As much as we love playing games as a family, it’s a sad and simple fact that time is limited. The girls’ schedules are hectic enough with school and homework, but their participation in sports and extra-curricular activities further complicates things. Madison has considered getting a job this summer and of course, we cannot forget the responsibilities of owning a puppy. We still find time to play as a family, but not as often as we used to.
So we’ve been playing more 3-player games as well as finding solo and 2-person options for when not everyone is available to play. My latest fascination is with Shahrazad by Osprey Games because it’s a mix of calculated preparation, luck and teamwork.
The game consists of 22 story tiles (numbered 0-21) that each depict one of four different colors – red, yellow, black and blue. You’re trying to tell stories to please the king but you’re doing it by piecing together a variety of folk tales from around the world. Each tile is a different story and stories of the same color are similar in topic. The king likes when you tell the same types of stories together. You’ll be placing all the tiles in a tableau in ascending order from left to right. How well you place the tiles depicts how well you did (or didn’t) tell your story to the king.
Grasping the concept of how to play is extremely simply. Converting it into something that pleases the king… not so much. Shahrazad takes place over two rounds, each played in an identical process. At the beginning of the game, tiles are shuffled and a random tile is placed on the table. Each player draws two and this is where things get interesting. You can’t show or tell your partner what tiles you have. You select one to play on the board then you can strategize with your teammate on where to place it. What are you strategizing about, you ask? Good question! You need to put the stories in some kind of logical order for the king.
You can have as many columns as you like, each with up to 3 tiles (4 in a solo game). When you place a tile on the table, it needs to be next to an already existing tile. That means it can be above or below, or offset above or below on either side. Here’s the catch. The tiles always need to be in ascending order if you want to be able to score it at the end of the round. I’ll explain scoring in a minute, but essentially, you need to create routes across the board where the two tiles offset on the right of each tile are higher than that tile’s number. Whew. That was a mouthful.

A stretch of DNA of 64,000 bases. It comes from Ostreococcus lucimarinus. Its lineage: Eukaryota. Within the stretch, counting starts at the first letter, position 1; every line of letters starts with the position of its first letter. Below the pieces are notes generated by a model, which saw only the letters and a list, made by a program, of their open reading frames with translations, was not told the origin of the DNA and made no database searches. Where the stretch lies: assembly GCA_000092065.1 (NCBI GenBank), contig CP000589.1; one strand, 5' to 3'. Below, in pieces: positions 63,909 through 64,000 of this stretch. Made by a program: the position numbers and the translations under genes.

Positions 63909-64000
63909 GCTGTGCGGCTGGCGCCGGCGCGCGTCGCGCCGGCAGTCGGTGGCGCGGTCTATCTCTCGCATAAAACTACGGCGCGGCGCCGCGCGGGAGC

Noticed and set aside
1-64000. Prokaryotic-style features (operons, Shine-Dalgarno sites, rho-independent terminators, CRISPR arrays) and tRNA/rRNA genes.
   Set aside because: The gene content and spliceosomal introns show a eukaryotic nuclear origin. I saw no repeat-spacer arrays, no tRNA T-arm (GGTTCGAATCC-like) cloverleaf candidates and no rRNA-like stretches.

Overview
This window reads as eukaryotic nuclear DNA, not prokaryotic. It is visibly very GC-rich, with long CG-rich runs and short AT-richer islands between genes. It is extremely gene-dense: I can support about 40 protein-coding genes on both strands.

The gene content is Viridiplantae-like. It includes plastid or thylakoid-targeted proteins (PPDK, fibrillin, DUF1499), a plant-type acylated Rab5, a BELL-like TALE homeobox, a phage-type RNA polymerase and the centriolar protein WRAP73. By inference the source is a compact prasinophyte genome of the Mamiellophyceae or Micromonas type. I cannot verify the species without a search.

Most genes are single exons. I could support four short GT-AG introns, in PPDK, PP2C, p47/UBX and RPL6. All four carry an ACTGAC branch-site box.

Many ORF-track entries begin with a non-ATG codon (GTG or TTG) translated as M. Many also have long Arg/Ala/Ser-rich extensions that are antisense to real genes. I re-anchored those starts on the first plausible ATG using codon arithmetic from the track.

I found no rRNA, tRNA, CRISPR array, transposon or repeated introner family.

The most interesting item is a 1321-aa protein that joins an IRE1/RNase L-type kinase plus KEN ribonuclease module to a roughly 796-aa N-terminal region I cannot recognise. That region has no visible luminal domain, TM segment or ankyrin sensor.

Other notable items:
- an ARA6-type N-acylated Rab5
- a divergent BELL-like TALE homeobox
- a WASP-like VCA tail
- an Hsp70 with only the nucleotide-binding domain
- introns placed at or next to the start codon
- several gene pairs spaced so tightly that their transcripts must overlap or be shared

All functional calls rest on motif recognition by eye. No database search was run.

Once you place your tile, you draw another from the top of the stack then your teammate selects a tile to play. The process continues in this manner until all the tiles are placed. You’re drawing tiles at random and only have two choices each time.
Unfortunately, they may not “fit” into the tableau as you had hoped. At some point, you may discover that you have limited options so you may opt to use one of your tiles to replace an existing one. You’ll still draw another tile at the end of your turn. The catch to being allowed to do this swap is that you’ll need to place two of your three tiles when it’s your turn again.
In addition to laying down the tiles in a logical numerical order, you’ll want to try to group like colors as much as possible. Each tile shows the other numbers that are part of that same color set to help with planning for groups. Remember, the king likes when similar types of stories are told together. It’s not necessary, but it does make a difference in the scoring.
Which leads us to how you score which takes place after all tiles have been placed. First, you’ll check the numbers on your tiles. Any tile that has a lower number to its immediate (offset) right is invalid. You’ll flip the higher number over and it will score -5! Each face-up tile needs to be part of a path from the left-most column and continuing uninterrupted until the right-most column. If any tile cannot form a complete path, you’ll turn it upside down as well.
You’ll score based on the maximum number in the largest of each color of tile. So if you have four red tiles touching each other, you’ll score four for red. After scoring each color, subtract for face-down tiles then additional for gaps in the tableau where no tile was placed. Once you’ve scored the first round, you’ll select one column to remain then repeat the entire process for round two.
One of the things I like about this game is that there isn’t really a win/lose criteria, but rather a grading system. Once you’ve tallied the score from both rounds, you compare it to a verdict chart. Ratings run from low scores of “That didn’t make sense” to “Truly wonderful” for high scores. With simple numeric concepts and pattern matching, it can be played by younger kids as long as they’ve been explained the rules. It’s another in a great line of titles from Osprey Games. Read their latest stories on Twitter and Facebook and create memories of your own by picking up a copy of Shahrazad on Amazon, direct from Osprey Games or at your local game store. We’re looking to help one SahmReviews.com reader get started with their Shahrazad story by giving away a copy!